This break is designed as a time for college-bound students to raise money for their education, but in this male-dominated society, many women fall through the cracks, failing to find fair work and finish their education. That’s where Sseko Designs comes in. The company that sells handmade sandals was founded to provide a safe, supportive place for women to earn money for their college degrees.
Liz Forkin Bohannon traveled to Uganda shortly after graduating from college with the intention of working for a youth-development organization. Instead, she fell in love with its community of inspiring women, passionate about their education and determined and hopeful about their future despite their seemingly dismal circumstances.
These intelligent, driven women had aspirations to become doctors, teachers, and lawyers — of using their knowledge to better Ugandan society. “For most youth in Uganda, very little is guaranteed. Because of this, women see education as a privilege, gift and the key to a better life,” says Forkin Bohannon. This made her determined to help and to find a way to employ these women and ensure they would earn their college degrees. Thus began Sseko Designs, born with little more than a sandal design and a dream.
Forkin Bohannon sold the sandals made by the first class back in the U.S., earning enough money to send Rebecca, Mary, and Mercy to university, and inspiring her to continue the program. “My friend Tyler sent me a short video when he told those first three women that we made enough money for all three of them to continue onto university,” said Forkin Bohannon. “Their elation, joy, sense of pride, and accomplishment stopped me dead in my tracks. It almost felt like we had no other choice but to walk forward.”
Sseko Designs labels itself as a “not-just-for-profit” business. It is more than a charity that hands out money; it provides stability and a sense of worth to these women who work to achieve their goals. Sseko Designs ensures each member of the program is able to use their money for college by putting 50 percent of their monthly salary into a savings account that is not accessible until tuition is due.
Additionally, the company grants university scholarships, ensuring that because of their time with Sseko, these women are one step closer to reaching their goals. “If you read the stories of our women, you’ll find that many of their career dreams come from their own life experiences. For instance, when Teddy [a university-bound Sseko student] was about 10 years old, her father died from a very curable respiratory disease simply because there were no doctors in their village to treat the condition. She is now pursuing a career in medicine in an effort to make healthcare accessible to families like her own. Amazing! “ she says.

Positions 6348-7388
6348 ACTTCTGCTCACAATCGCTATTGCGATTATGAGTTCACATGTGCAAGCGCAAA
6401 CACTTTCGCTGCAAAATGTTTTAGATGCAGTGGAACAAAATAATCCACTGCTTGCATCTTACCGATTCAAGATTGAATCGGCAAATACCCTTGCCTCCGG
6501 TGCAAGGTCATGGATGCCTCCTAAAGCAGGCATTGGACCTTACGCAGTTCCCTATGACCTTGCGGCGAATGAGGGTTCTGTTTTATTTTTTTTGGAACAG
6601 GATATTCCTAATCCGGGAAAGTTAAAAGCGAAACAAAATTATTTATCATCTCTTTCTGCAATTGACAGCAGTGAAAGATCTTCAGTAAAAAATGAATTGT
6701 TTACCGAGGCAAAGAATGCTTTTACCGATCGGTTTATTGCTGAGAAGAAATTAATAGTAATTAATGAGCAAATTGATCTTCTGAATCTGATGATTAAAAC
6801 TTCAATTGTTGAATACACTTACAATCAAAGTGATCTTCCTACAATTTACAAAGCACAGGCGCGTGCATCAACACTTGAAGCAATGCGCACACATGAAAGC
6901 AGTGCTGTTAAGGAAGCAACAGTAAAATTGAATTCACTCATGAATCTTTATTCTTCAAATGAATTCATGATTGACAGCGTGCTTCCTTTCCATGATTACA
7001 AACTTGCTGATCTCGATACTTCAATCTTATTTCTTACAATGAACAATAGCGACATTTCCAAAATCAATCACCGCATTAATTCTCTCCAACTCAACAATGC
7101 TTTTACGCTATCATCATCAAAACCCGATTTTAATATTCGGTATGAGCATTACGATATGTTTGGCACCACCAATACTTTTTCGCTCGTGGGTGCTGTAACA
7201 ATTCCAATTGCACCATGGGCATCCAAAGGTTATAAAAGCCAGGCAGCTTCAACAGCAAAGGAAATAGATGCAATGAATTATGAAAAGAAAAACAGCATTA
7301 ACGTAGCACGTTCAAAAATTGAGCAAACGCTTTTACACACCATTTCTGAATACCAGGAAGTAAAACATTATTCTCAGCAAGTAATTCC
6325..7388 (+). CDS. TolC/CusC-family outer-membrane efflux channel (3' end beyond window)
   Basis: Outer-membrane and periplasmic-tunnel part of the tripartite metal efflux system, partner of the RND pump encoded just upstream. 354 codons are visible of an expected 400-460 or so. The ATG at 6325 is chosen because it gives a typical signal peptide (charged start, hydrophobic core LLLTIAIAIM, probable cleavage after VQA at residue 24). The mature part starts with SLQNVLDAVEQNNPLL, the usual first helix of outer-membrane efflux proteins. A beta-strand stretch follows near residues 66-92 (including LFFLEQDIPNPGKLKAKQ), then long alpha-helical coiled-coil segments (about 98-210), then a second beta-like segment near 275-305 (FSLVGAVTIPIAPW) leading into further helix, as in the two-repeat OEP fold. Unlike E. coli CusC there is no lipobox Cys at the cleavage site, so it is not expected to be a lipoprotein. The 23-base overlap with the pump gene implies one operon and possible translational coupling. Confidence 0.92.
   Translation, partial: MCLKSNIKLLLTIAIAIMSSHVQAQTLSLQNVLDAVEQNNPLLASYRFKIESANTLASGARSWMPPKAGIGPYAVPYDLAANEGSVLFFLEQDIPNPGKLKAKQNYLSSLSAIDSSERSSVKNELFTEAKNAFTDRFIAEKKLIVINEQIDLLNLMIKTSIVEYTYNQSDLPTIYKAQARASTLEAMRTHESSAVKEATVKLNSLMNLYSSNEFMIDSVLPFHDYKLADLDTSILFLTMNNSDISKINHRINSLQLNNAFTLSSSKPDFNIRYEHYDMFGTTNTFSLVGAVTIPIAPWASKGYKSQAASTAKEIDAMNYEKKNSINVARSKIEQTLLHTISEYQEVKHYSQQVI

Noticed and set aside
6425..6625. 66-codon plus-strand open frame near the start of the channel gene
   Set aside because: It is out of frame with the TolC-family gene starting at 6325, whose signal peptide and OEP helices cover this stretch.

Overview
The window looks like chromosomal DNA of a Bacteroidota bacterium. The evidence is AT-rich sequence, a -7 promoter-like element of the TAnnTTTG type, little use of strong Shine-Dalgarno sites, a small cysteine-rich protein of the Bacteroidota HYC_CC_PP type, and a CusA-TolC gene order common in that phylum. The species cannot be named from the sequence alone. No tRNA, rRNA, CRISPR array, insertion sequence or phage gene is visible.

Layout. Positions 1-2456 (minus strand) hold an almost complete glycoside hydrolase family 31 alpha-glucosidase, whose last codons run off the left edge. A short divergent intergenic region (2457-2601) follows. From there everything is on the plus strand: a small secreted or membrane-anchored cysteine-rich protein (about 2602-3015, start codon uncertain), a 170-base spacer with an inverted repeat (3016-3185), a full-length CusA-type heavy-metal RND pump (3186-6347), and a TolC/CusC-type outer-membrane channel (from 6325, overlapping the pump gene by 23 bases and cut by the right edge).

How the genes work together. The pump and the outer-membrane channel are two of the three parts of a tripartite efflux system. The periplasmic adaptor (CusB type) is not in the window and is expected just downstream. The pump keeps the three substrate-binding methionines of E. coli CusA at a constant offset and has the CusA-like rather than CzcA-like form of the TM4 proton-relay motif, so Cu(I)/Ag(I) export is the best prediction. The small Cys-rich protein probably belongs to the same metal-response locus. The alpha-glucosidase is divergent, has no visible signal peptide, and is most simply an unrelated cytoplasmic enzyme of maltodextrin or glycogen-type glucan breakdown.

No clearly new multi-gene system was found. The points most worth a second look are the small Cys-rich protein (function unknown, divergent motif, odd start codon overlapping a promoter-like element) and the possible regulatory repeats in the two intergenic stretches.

SheKnows caught up with Sseko founder Liz Forkin Bohannon and discussed in more depth how the designs are making a difference in Uganda.
Liz: I have the privilege of spending a few months of every year with our incredible team in Uganda. The growth I’ve seen has been out of this world. The fun part of it all is that I’ve been growing right alongside our women. Their confidence in the craft [and] their ability to create and provide for themselves and their families has been such a joy to watch.
Liz: We’d like to be the largest employer of women in Uganda. My hope is that we would be a significant factor in building industry and employment in Uganda. Someday, we’d love to take the Sseko model and go all over the world, finding incredible groups of people and making beautiful things together.
Liz: We try to inspire and take care of the “whole woman.” One of the ways we do that is through a mentorship program through which we match Sseko women up with professionals in their desired fields. We have a health and wellness program (which includes full healthcare coverage (certainly not a standard in Uganda). We do personal finance, budget training, and professional development work. Our goal is that every woman that comes to Sseko is actively becoming more healthy, whole and happy.
Liz: While we were in full swing with our second class, we learned that Mercy from our pioneer class had been elected as the Minister of Women’s Affairs for her university class. When we first met Mercy, we had to lean in to even understand her soft, timid voice. Now she is representing thousands of female students to the school’s governing body?! I was thrilled and decided right then and there we have to give it our all to keep this thing going.
Liz: Yes! Every year we have a great big reunion bash, where our alumnae from all over the country come for a night of celebration and reconnecting. We get to hear the update on where they are now and where they are going. Currently, every woman who has graduated from our program is enrolled in a University in Uganda and is pursuing her degree.
Liz: Wear Ssekos! Tell your friends! Every time a woman shares the story of her sandals, she’s helping us grow our impact. It is amazing to play a role in the world and make it a little more beautiful, one sandal and one story at a time.
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